CBS 58 Milwaukee -
A simple internet search and you can find Bless Team music videos, but others describe them as something else.
"What I look at this as, is a recruitment video," said Laura Crivello, assistant district attorney for Milwaukee County.
The video shows young men flaunting stacks of cash, guns and wearing multiple cell phones around their necks that are used to sell drugs, like marijuana, cocaine and heroin.
Police said the group has been linked to 22 overdoses.
"The amount of crime that this crew was doing on a daily basis was literally terrorizing the city," said Milwaukee Police Cpt. Jeff Micklitz.
Members of Wisconsin's HIDTA team, or High Intensity Drug Trafficking Areas, have seen the video before. HIDTA is a group of about 12 area police agencies that fight the community's drug problem.
Crivello said many of the people in the Bless Team video have been convicted and more cases are pending.
"The community is tired of the violence," she said. "We're tired of the heroin traffickers, the carjackings and something has to change. I think HIDTA has taken great steps to effectuate that."
Locking up drug dealers starts with solid police work. Undercover detectives have to outsmart the criminals who know how to abuse the system.
"We knew these guys led police on a number of high speed chases day in and day out, but the police weren't allowed to chase because of policy," said one West Allis detective who needed to conceal his identity.
Instead, detectives used surveillance and informants to catch bless team members like James Powell operate out of mobile drug houses, or, stolen cars with tinted out windows.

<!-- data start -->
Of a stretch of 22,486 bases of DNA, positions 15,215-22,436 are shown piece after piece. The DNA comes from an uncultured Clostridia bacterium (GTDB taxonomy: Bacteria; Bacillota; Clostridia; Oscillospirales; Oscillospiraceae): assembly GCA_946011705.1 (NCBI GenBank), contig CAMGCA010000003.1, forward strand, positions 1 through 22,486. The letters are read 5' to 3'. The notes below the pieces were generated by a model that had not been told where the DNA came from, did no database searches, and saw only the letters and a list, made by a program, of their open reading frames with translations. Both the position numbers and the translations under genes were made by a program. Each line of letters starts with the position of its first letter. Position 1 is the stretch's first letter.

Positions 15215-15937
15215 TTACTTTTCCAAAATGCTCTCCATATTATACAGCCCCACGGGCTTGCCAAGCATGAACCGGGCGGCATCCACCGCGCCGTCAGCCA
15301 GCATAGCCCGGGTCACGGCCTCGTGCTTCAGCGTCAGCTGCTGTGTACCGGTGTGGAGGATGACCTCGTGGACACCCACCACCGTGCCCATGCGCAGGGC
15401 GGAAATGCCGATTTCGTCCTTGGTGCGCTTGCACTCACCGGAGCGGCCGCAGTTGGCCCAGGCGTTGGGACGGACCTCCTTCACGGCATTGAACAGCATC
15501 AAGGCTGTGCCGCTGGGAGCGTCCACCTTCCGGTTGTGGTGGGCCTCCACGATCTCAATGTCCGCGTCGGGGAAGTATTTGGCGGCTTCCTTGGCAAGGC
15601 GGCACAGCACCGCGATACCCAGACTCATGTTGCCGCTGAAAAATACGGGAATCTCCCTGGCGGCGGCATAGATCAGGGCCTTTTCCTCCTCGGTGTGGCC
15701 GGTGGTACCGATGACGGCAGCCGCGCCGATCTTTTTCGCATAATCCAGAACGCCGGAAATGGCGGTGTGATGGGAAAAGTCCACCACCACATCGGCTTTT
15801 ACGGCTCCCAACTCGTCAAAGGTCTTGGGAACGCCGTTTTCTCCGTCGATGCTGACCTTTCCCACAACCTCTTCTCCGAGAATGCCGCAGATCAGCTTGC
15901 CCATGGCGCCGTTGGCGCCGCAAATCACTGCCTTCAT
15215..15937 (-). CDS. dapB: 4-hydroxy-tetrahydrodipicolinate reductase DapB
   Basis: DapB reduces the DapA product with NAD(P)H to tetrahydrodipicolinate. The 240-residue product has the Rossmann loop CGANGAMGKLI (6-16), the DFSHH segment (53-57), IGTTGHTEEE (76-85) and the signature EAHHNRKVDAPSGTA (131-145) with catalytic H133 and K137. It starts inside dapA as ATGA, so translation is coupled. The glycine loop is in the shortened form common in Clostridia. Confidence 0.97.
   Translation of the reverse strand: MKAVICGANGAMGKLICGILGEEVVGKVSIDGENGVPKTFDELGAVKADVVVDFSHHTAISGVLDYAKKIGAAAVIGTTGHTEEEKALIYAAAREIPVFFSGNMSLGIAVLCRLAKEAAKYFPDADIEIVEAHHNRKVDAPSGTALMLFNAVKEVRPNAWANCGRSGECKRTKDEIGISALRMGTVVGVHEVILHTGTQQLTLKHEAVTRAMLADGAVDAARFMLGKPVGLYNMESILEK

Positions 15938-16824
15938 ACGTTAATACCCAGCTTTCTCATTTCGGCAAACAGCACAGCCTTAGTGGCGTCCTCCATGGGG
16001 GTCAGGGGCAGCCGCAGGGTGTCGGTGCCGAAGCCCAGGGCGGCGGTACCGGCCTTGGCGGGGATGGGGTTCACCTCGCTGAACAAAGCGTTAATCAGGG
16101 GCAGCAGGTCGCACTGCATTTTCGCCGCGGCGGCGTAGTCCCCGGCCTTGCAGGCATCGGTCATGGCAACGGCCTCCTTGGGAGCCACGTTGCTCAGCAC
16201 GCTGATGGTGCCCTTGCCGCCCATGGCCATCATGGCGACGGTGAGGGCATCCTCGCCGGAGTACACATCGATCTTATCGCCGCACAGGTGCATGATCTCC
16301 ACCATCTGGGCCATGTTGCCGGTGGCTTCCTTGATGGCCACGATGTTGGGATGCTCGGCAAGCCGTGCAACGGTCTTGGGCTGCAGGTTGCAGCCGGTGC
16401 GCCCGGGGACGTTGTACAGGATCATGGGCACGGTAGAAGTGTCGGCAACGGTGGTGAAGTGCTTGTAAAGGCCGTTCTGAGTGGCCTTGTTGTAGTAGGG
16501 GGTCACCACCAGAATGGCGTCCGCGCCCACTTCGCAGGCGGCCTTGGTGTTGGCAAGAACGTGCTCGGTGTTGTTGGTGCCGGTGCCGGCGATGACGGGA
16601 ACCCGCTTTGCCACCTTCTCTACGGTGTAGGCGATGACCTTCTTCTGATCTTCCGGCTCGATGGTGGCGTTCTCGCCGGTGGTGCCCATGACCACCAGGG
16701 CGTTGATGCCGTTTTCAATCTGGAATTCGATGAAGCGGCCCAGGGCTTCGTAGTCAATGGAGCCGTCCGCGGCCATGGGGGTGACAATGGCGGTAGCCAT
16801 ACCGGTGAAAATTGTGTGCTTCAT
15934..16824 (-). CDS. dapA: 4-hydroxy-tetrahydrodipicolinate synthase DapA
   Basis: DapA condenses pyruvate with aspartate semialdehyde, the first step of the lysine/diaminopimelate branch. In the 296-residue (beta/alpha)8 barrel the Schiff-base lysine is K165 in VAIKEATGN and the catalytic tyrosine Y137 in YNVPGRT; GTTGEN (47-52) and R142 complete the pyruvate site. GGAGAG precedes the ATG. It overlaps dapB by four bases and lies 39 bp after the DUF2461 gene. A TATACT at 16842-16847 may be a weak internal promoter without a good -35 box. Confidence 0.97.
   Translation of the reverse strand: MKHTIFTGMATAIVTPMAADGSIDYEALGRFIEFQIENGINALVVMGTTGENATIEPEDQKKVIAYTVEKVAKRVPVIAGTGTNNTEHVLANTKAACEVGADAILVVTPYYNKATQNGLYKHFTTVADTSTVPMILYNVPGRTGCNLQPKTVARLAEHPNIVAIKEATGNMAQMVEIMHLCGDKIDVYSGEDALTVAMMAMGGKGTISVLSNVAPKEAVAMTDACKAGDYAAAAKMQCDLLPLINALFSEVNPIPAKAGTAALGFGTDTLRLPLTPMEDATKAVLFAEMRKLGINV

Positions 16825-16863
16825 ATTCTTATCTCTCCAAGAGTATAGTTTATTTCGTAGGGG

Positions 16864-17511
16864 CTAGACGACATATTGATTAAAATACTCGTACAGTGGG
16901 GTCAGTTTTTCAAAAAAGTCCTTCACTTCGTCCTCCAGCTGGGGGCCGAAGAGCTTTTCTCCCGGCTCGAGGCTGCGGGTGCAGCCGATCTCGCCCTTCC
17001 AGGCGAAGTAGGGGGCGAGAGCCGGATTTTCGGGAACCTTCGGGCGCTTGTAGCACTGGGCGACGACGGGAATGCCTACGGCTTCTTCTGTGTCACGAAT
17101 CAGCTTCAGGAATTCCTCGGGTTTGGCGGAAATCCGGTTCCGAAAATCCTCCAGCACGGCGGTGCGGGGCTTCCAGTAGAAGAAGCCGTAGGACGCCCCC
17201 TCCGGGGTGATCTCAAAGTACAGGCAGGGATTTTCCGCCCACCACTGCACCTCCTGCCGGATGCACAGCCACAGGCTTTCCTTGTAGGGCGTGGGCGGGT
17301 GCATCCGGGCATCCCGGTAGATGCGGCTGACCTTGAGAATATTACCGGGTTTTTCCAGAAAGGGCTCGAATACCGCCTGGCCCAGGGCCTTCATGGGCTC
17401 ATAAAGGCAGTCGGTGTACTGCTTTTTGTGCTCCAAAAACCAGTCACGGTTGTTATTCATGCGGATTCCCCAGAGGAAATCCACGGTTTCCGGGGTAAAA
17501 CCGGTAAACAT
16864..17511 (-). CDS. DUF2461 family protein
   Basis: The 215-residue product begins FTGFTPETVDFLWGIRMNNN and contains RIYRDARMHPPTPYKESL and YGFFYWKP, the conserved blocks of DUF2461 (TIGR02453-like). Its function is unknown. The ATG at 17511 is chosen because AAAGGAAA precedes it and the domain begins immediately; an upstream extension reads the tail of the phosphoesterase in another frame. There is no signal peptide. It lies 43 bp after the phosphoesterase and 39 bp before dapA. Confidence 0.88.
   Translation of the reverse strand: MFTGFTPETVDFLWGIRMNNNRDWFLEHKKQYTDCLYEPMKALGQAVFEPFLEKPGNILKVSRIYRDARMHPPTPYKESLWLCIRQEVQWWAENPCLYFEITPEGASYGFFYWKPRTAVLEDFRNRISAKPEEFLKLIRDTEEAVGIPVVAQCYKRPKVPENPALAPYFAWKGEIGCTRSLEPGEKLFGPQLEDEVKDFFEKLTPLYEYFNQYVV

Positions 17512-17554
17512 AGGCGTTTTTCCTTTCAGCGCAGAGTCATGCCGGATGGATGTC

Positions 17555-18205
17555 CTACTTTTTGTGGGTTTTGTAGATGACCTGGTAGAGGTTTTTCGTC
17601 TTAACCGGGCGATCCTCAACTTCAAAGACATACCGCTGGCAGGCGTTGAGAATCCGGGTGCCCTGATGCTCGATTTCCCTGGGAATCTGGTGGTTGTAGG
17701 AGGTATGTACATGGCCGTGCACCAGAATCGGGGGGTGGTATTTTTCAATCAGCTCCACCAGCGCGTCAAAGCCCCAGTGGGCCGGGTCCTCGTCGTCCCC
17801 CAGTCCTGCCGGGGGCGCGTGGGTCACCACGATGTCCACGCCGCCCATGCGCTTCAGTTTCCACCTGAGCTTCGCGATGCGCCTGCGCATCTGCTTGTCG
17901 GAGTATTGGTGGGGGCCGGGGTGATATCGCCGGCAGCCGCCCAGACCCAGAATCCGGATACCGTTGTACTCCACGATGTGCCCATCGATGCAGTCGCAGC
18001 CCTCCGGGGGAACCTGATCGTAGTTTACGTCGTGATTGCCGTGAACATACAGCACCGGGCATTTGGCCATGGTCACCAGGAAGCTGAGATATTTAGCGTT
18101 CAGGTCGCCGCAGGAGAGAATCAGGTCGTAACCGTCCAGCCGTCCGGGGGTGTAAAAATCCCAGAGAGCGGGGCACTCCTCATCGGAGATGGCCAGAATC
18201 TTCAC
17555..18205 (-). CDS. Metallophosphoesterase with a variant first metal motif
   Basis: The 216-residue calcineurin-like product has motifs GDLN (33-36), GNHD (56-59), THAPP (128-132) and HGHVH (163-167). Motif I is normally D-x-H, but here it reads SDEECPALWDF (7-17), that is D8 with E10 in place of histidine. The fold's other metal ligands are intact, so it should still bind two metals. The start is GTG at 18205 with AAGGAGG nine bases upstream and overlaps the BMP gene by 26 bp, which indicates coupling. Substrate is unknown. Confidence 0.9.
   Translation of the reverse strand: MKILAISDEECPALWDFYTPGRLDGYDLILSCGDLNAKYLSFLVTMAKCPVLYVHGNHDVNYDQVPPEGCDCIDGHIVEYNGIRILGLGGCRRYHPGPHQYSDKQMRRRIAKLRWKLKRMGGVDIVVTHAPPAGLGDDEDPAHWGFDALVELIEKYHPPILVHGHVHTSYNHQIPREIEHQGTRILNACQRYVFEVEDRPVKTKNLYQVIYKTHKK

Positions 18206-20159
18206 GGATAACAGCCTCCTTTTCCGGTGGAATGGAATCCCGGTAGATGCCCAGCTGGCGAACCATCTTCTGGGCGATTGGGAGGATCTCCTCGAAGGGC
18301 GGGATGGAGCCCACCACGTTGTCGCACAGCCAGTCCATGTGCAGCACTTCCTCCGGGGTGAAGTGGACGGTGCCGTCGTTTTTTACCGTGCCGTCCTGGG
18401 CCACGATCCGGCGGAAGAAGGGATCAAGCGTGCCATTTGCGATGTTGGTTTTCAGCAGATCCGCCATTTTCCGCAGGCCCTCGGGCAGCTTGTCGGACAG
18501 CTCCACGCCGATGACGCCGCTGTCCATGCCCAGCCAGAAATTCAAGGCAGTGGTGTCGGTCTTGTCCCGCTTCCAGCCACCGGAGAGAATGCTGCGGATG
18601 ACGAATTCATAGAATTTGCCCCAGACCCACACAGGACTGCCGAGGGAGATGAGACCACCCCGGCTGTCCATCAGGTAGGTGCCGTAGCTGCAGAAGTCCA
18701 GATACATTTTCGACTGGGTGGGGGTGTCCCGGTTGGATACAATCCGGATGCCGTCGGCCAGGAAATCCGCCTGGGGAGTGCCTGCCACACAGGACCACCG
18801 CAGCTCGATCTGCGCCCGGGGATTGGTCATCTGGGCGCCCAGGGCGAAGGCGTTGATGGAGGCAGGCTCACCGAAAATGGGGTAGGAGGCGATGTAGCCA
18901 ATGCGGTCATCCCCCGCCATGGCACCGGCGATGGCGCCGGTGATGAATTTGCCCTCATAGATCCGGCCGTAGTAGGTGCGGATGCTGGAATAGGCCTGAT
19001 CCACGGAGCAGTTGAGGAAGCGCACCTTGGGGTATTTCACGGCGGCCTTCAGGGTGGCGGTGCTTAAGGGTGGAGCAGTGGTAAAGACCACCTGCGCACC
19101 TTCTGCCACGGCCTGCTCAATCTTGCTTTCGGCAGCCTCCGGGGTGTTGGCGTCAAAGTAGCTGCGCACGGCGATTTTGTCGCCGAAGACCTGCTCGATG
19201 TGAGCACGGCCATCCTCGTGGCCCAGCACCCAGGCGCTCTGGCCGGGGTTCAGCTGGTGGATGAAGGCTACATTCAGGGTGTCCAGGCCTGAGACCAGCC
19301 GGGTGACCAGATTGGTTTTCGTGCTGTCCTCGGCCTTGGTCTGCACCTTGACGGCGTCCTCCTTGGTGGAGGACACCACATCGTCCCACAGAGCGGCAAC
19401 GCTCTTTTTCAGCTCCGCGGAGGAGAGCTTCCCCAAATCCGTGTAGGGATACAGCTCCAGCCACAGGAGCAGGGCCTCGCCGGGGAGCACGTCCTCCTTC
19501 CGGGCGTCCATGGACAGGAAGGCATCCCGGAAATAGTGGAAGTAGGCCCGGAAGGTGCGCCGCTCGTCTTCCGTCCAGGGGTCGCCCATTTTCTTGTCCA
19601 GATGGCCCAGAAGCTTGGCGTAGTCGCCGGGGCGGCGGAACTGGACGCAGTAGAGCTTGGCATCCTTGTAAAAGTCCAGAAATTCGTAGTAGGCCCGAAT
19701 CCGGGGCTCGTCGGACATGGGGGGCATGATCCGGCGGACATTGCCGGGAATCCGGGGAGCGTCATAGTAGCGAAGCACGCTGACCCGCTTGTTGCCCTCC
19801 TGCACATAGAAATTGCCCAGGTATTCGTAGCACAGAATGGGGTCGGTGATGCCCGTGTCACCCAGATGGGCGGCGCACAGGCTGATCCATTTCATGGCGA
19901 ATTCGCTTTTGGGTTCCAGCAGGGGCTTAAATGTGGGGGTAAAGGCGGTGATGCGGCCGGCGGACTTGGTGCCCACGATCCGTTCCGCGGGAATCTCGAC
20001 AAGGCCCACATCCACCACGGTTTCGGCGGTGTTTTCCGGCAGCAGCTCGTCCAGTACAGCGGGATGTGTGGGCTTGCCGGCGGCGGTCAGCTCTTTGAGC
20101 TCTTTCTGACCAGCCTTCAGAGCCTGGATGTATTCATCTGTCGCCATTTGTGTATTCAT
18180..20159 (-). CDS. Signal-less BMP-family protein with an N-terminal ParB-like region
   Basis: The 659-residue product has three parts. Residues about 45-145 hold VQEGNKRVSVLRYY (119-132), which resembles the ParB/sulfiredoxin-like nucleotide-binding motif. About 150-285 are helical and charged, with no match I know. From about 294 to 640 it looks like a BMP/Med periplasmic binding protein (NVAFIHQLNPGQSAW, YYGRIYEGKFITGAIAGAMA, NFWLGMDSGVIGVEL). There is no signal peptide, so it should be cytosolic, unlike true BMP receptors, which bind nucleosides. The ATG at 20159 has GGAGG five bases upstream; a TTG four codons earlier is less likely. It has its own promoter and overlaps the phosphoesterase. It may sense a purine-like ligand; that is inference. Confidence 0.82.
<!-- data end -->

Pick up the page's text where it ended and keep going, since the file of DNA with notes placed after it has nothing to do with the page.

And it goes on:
"Rather than steal the cars themselves, they were employing young kids out there who would go out and steal the cars in burglaries or carjackings and reward them by giving them money for those vehicles," Cpt. Micklitz said.
For four months, task force members built a case they believe would stick against the 25-year-old, who had been convicted twice before on drug charges.
Court papers show he was recorded conducting two drug deals and ran from police at least three times.
He was chased down and arrested at his girlfriends house in April, with keys to a stolen car in his pants pocket and two screws. Investigators said the Bless Team uses them to "quickly swap license plates on stolen vehicles."
"It's almost like real-life grand theft auto," said Cpt. Micklitz.
But law enforcement said the game is over, as HIDTA's investigation into the Bless Team nears an end.
"Every case has resulted in prison sentences," Crivello said. "These are not slap on the hands."
"For now at least, it's that much safer in Milwaukee," said the undercover detective.
Powell's case is nearing trial.
Meanwhile, HIDTA members said their work isn't over. They couldn't say who's next on their radar, but tell CBS 58 that criminal history, what the crew is involved in and complaints from citizens factor into their targeted investigations.